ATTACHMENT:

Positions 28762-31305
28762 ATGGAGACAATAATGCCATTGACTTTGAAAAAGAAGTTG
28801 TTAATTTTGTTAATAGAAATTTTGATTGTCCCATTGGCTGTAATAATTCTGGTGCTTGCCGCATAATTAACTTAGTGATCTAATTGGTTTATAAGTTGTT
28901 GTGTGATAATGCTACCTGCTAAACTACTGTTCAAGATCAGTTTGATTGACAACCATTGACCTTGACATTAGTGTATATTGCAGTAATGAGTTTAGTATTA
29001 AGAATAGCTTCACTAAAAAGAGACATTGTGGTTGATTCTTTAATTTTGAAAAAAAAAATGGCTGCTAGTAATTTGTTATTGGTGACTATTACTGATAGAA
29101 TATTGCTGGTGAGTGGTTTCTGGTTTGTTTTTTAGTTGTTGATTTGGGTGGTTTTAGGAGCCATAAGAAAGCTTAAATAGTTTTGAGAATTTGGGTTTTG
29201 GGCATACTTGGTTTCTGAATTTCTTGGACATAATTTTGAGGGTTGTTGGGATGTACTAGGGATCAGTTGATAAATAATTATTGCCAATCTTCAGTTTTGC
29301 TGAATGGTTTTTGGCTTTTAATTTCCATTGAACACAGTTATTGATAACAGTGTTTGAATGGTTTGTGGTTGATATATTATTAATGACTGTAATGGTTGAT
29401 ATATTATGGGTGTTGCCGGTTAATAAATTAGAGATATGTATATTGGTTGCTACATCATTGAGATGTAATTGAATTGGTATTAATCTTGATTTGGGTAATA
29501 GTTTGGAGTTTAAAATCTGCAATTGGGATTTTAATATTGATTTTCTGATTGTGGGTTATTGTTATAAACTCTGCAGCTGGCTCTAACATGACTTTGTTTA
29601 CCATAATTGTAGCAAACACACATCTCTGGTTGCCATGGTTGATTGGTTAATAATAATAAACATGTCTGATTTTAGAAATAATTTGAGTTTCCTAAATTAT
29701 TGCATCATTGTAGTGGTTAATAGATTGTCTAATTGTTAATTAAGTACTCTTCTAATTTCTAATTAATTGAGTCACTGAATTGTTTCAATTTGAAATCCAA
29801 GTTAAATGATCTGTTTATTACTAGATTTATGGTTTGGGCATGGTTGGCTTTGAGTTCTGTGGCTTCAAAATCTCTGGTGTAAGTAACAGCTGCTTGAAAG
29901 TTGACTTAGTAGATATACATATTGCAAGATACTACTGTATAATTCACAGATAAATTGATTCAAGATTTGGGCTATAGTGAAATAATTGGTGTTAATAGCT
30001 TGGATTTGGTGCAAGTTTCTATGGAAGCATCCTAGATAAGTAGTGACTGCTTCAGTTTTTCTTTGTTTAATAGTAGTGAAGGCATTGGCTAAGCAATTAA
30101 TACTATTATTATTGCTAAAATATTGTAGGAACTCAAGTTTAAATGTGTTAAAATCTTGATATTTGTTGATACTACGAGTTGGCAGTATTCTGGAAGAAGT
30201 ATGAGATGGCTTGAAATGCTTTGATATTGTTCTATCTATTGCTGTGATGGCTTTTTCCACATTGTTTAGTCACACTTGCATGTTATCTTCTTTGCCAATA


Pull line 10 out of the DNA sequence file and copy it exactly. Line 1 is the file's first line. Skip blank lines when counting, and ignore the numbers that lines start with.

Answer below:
29501 GTTTGGAGTTTAAAATCTGCAATTGGGATTTTAATATTGATTTTCTGATTGTGGGTTATTGTTATAAACTCTGCAGCTGGCTCTAACATGACTTTGTTTA